John Wallace Lumb was born in 1884 in Clay County, Kansas near the town of Wakefield. His father and mother had immigrated to Kansas in 1869 from Yorkshire, England. When he was about six years old, the family moved to a ranch north of Alta Vista, Kansas where they engaged in cattle ranching. Lumb’s first memorable experience with animal disease and KSAC occurred in 1894, when he went with his father to KSAC to a purebred shorthorn bull sale. They purchased a bull and proceeded home with it tied behind their buggy. When they got to Godwin Hill, the bull refused to go any further. They later discovered the bull had tuberculosis and infected many of the ranch animals which died. No clinical tuberculosis developed in the Lumb family of two adults and seven children which drank the milk from an infected cow. In 1905, Lumb went with his father to KSAC by horse and buggy from Wakefield, Kansas. His father had sold the ranch and retired to Wakefield. They met with President Nichols who outlined a course of study and gave him a list of rooming houses. After completing a Dairy Short Course, Lumb decided to enter the course in veterinary medicine. At least 35 students started the course in anatomy, but most fell by the wayside during the first two years. The horse was used for dissection in anatomy; preservation was not sophisticated so when the odor became unbearable they were buried behind the Armory in a pit and a new horse procured. The 1910 Royal Purple notes, “This tall, slender, intellectual-looking young man gladdened the hearts of his parents by the announcement that he was going to college, while yet a boy. Accordingly, about the fall of ’05, having decided that for him it was ‘K.S.A.C. or bust,’ he packed his duds and hiked across the hills to old Manhattan, there to drink at the fountain of knowledge and he was wise. While his career has not been all sunshine, yet his ready smile and firm handshake proclaim him for what he is and as a man of medical skill and ability he stands second to none in his class. Lumb was President of the Athenian Literary Society during the Spring Term, 1909-10. The Athenians were the youngest Literary Society at KSAC, organized on January 12, 1907. After graduation in 1910, Lumb was Assistant Veterinarian at the H. K. Mulford Company, Glenolden, Pennsylvania which later became Sharp and Dohme. His starting salary was $100 per month. Lumb was responsible for the supervision of the horses and other animals used in the production of tetanus and diphtheria anti-toxins as well as production of anti-streptococcic and dysentery serum. Later he started their hog cholera serum production and helped produce small pox vaccine sold world-wide. Lumb resigned in 1912 and went into private practice for a year with Dr. James Benner (1911) in Lawrence, Kansas. This was followed by a year at Iowa State College as Assistant in pathology and Bacteriology while he worked toward a master’s degree. From 1914-16, Lumb was Veterinarian-in-Charge of production of anti-hog cholera serum for the Peoria Serum Company, Peoria, Illinois. In 1916 the worst outbreak of foot and mouth disease occurred in the U.S. Illinois was the state with the most infected animals. The Federal Government was concerned the serum from the Peoria plant would become contaminated with foot and mouth disease virus so they shut the plant down. In 1916, Lumb moved to Wichita, but was soon contacted by Dr. Thomas P. Haslam (1914) at KSAC who was doing research on the production of an aggressin for blackleg. A partnership was formed with Haslam to manufacture the aggressin in Amarillo in 1917; however, financing was limited. Lumb joined the staff of the Purity Biological Laboratories in Sioux City, Iowa in 1917. In 1919, he married Edna Biddleson, a high school teacher. William V. Lumb (1943) was born in 1921. In 1924, Lumb joined the Extension Division of KSAC. John Wallace Lumb, 86, Fort Collins Colorado, died May 17, 1970. He was a member of the faculty at Kansas State University for more than 30 years. He was a pioneer in the production of blackleg aggressin and hog cholera anti-serum. Following a short private practice, he worked as an industrial veterinarian until 1924 when he joined the faculty at Kansas State University as Extension Veterinarian. He initiated statewide programs in animal disease control; he remained in this position until 1947, when he became professor of anatomy in the KSU College of Veterinary Medicine. He retired in 1957. Dr. Lumb was the author of numerous publications and co-authored two books: Bovine Anatomy and Avian Anatomy. He was a past president of the Kansas Veterinary Medical Association and an honor roll member of the AVMA. (Some information from J. Wallace Lumb, DVM, MS, 1884-1970, Memoirs, Compiled by William V. Lumb, DVM, PhD).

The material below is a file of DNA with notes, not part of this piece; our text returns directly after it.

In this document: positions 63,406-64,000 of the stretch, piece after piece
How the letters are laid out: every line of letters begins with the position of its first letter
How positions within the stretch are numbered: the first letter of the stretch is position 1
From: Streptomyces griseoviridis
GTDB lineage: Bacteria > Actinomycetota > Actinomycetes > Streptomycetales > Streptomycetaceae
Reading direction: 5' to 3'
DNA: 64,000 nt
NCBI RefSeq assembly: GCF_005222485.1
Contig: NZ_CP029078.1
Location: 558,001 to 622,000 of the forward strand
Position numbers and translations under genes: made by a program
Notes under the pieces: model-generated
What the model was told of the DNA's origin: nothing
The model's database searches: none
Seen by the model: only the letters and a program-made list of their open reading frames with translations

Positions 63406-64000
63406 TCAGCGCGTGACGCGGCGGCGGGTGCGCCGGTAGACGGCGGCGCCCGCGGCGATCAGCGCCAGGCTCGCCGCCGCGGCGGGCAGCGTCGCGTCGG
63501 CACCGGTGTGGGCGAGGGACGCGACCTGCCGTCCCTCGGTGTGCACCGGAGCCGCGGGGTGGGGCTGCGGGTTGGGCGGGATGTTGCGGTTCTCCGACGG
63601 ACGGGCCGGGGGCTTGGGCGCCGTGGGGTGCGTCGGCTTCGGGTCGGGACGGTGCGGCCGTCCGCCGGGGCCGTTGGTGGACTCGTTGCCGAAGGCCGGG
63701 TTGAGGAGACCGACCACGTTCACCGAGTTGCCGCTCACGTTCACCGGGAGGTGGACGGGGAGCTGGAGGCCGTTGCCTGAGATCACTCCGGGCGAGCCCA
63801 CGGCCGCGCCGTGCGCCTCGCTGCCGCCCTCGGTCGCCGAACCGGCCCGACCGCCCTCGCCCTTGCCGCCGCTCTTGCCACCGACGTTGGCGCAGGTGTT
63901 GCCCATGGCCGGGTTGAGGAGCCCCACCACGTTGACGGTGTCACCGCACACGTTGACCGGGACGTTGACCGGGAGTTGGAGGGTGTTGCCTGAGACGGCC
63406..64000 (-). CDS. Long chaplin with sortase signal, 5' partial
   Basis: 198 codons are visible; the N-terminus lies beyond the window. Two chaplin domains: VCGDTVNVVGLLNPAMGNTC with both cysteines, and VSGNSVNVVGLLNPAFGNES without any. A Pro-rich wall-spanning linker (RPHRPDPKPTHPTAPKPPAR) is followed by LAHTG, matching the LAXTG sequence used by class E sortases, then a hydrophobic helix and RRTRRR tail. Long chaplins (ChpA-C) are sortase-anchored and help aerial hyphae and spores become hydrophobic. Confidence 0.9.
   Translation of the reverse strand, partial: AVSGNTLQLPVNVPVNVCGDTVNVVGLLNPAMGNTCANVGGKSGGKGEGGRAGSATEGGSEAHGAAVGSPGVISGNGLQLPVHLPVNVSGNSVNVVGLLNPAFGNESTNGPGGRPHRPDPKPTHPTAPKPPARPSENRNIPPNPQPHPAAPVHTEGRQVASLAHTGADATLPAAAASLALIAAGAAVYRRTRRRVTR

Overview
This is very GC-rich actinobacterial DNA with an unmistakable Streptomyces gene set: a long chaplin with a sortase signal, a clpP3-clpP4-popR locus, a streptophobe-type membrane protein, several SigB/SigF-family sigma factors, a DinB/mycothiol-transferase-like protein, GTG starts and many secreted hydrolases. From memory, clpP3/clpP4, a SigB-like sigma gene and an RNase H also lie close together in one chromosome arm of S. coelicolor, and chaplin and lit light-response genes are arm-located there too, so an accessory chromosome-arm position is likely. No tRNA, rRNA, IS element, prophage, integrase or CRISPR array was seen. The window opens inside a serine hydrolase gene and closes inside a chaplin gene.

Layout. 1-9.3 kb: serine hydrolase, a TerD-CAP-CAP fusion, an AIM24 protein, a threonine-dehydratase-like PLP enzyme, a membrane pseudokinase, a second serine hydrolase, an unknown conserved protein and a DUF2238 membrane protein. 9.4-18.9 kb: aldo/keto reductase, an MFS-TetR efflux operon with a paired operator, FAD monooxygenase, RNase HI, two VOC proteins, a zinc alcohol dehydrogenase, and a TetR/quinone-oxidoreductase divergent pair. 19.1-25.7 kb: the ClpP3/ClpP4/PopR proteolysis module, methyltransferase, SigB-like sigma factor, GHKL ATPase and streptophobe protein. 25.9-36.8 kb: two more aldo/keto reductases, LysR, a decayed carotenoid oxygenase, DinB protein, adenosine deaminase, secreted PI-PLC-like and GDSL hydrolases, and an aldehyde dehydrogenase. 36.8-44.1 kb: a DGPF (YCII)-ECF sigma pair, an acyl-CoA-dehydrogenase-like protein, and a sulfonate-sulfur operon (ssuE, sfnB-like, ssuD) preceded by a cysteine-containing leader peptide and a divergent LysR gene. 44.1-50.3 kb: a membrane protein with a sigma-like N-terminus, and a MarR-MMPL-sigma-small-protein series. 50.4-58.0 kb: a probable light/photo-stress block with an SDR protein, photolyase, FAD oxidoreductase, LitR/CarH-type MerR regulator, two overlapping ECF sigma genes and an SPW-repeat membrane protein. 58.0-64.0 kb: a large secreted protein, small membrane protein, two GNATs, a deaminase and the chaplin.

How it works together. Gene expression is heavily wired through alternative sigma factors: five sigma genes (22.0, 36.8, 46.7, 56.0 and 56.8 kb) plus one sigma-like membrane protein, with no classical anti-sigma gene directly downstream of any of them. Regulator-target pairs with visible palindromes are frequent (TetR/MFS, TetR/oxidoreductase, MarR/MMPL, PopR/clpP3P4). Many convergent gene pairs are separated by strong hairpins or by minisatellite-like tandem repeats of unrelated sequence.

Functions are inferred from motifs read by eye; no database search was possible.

Charles W. McCampbell